Food is strongly connected to identity in China, where regional differences in food customs and tastes are so dramatic that you can tell what region a person is from by the foods they prefer.
Stark regional differences in food tastes aren’t unique to China. Lu likened regional Chinese cuisines to the differences between, say, Louisiana jambalaya, a New York hot dog, and Chicago deep-dish pizza. But she sees diverging American and Chinese cultural attitudes toward food and eating. For example, in Chinese restaurants it’s typical for all those seated at a table together to serve themselves from a communal plate, instead of ordering individual entrees. Lu maintained that restaurants in the United States have a different way of promoting community. They offer a wider range of food that may represent and even blend regional tastes—something Chinese restaurants would not cater to so readily. Lu said, “If you don’t like Sichuan food, don’t come to Sichuan Province.”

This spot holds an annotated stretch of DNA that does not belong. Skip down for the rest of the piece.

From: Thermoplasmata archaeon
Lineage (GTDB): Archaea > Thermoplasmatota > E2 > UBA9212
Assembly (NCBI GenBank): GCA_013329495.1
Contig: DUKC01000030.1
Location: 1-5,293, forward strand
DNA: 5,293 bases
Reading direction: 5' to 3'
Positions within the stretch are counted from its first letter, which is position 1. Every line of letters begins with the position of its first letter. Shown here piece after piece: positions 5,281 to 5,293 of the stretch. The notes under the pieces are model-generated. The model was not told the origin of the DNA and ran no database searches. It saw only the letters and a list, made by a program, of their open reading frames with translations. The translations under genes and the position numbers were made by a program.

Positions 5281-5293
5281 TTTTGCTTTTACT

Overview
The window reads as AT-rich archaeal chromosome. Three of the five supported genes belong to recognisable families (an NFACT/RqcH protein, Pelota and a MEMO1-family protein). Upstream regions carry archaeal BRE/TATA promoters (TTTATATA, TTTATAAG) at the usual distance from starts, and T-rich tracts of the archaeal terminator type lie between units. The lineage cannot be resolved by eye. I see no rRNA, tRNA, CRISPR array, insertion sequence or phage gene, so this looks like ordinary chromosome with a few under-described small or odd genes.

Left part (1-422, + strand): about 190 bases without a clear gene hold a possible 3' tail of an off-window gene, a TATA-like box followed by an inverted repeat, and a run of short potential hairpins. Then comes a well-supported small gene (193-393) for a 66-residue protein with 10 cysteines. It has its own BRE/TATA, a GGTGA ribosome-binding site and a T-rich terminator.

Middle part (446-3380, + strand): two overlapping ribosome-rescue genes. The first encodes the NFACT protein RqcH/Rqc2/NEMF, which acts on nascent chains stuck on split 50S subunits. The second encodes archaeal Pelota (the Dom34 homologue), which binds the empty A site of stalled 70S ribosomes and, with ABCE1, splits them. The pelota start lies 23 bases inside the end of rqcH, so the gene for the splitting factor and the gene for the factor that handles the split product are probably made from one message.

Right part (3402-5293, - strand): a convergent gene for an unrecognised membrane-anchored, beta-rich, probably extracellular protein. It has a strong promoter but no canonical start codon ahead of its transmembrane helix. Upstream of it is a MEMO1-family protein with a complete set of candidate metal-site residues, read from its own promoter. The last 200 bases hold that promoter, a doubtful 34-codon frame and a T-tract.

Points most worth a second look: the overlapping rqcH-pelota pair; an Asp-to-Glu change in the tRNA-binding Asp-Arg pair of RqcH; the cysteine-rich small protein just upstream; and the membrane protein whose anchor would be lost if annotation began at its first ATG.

Lu attributed these regional differences in cuisine to the Chinese agricultural system. “Chinese farmers are very resourceful and can produce a huge variety of crops on very little land,” she said.
As she explained the diversified, small-scale, food-based farming methods that contribute so much to China’s cultural identity, I saw their similarity to what Nebraska’s sustainable-minded food producers are striving to do in our own ways.